What will the fidget spinner of 2018-2019 be?
October 2, 2018 8:50 AM   Subscribe

As in, what's the next cheaply produced, inexpensive to buy, endlessly iterated miracle to come out of Southern China's manufacturing centers and be drop-shipped worldwide? (FYI: I'm not specifically asking about toys.)

For example, before fidget spinners I'd guess hoverboards pioneered the strategic brilliance of infinite rebranding. For example, if a manufacturer's boards were hit with a rash of spontaneous combustions, they'd quietly remove all their stock from online stores, develop a new brand identity, and be back on the market two weeks later as an entirely different company selling the same stock.

Before that was the proliferation of "night shift" earbuds identical to an established, respected brand -- except made at night while the factory was ostensibly shuttered, using different packaging and logos, then priced to undercut the original on Amazon. I'm pretty sure this is where the factories of Southern China mastered drop-shipping (and where Amazon began to consciously fuck overboth sellers of legitimate merchandise, and buyers who thought they were purchasing the real thing).

Even before that, the infinite proliferation of counterfeit and "copy" Louis Vuitton bags, ranging from $2 vinyl purses with Chanel or Adidas or Bart Simpson logos instead of LV all the way up to $200 bags that only a connoisseur could recognize as a fake. In my truncated taxonomy, it seems like this is the beginning of factories testing the market via iteration in the large-scale, low-end (and midrange) global economy, as opposed to just filling orders from international companies.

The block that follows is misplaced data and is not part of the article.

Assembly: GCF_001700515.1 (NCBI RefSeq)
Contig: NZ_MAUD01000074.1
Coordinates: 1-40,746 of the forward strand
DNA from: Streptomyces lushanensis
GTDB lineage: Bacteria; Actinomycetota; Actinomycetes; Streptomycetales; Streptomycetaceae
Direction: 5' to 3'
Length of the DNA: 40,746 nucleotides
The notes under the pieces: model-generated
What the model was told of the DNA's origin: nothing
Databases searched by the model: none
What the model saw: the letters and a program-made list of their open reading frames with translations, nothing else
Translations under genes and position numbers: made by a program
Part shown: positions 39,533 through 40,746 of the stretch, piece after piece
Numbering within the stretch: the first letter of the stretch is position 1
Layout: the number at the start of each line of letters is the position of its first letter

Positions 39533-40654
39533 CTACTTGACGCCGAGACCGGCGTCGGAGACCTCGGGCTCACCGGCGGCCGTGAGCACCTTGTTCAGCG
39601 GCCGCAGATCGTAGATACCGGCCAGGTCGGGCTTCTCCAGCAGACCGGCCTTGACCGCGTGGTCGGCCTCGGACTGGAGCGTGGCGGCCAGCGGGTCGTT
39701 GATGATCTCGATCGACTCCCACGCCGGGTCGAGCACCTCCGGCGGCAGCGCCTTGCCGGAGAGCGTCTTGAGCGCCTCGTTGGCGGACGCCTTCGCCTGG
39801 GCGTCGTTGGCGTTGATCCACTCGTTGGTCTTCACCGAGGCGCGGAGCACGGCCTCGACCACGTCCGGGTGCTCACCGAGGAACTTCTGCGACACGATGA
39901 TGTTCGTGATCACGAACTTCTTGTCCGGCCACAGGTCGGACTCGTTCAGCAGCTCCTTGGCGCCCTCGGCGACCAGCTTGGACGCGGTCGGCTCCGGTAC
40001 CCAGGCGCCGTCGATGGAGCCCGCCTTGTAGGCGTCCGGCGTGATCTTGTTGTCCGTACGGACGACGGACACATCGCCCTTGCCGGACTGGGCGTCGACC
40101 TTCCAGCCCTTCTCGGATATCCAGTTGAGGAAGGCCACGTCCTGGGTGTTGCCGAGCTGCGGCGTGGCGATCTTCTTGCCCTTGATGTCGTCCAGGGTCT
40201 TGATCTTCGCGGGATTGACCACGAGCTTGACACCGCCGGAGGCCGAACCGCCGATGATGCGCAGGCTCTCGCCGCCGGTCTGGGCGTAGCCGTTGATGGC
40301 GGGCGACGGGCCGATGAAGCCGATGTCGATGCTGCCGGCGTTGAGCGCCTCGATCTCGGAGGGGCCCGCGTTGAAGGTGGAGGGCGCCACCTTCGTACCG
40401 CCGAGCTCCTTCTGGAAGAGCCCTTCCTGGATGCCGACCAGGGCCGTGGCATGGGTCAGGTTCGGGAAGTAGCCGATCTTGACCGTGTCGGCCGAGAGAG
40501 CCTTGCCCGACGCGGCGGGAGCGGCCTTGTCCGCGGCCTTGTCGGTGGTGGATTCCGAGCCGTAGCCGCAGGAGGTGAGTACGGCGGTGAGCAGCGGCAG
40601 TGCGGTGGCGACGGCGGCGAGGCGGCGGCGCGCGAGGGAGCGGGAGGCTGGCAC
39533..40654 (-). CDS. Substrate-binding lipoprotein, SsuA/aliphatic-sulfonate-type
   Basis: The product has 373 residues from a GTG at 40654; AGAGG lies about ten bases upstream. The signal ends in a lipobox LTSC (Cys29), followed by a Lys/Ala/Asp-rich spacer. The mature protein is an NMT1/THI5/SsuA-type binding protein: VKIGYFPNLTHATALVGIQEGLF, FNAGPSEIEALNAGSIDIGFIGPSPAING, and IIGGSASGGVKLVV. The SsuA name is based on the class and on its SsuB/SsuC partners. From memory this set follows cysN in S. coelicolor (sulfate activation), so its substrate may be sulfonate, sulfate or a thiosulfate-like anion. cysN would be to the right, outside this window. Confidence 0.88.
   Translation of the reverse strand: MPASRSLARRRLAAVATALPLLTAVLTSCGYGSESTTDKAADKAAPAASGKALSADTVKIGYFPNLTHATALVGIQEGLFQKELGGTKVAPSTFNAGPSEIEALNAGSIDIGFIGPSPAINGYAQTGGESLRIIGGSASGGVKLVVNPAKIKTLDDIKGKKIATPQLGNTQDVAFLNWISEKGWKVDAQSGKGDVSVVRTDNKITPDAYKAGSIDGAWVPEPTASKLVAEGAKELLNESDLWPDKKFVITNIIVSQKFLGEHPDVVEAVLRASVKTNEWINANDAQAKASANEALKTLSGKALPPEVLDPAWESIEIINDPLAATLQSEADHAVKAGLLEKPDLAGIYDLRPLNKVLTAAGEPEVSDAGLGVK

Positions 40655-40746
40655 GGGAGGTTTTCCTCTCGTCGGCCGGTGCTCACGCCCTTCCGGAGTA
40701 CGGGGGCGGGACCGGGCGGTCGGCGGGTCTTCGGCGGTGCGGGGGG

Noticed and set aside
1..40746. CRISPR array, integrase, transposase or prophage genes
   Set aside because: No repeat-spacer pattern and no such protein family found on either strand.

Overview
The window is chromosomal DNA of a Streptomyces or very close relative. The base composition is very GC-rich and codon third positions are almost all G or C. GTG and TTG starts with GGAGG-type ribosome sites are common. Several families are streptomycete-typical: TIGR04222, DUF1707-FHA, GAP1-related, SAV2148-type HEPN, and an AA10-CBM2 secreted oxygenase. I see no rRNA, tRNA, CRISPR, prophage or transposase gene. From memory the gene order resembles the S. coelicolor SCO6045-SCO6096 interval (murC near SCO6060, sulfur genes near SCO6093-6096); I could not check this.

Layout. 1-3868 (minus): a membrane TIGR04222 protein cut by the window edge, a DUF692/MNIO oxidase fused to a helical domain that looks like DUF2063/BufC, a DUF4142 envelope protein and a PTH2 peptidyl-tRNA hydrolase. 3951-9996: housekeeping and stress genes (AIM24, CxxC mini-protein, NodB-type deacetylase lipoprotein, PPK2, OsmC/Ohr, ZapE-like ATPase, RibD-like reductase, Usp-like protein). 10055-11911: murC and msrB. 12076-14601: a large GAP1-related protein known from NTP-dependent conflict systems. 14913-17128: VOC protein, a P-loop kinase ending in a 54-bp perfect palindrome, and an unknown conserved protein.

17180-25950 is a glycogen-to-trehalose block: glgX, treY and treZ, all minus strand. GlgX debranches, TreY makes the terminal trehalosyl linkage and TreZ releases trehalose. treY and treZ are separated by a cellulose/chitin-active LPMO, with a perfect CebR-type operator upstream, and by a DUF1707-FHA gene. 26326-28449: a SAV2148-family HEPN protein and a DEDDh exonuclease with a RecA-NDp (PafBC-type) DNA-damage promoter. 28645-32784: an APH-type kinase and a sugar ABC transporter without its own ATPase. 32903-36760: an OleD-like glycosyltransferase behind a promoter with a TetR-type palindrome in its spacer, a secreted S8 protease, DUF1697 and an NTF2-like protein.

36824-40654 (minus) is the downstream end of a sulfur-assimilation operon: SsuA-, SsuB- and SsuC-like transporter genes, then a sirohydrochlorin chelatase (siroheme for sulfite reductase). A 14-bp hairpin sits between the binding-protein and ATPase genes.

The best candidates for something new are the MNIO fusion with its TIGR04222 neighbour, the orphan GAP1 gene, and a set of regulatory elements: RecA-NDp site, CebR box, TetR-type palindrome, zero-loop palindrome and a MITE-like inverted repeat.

Anyway, I'm curious what's next -- shots in the dark and wild guesses welcome! -- both in terms of objects, and the next "market approach" Chinese producers/iterators will figure out.
posted by tapir-whorf to Technology (21 answers total) 7 users marked this as a favorite
Best answer: Straws. Between bans and people want to be more visibly environmental, there's gonna be a lot of "permanent" straws made and sold in the next coupla years.
posted by Etrigan at 8:56 AM on October 2, 2018 [13 favorites]

There seem to be lots of companies getting in on inflatable piggyback Halloween costumes.
posted by Winnie the Proust at 9:10 AM on October 2, 2018

Best answer: Adding to Etrigan's comment, we have a small gifts and gourmet snacks shop and stainless steel straws fly out the door. I believe they are our top seller. Top 5 for sure.
posted by humboldt32 at 9:15 AM on October 2, 2018

I'm not sure it's going to be thing of the year, but I've definitely noticed this trend with wireless earbuds, especially as people search for less expensive options to Apple airpods.
posted by Karaage at 9:21 AM on October 2, 2018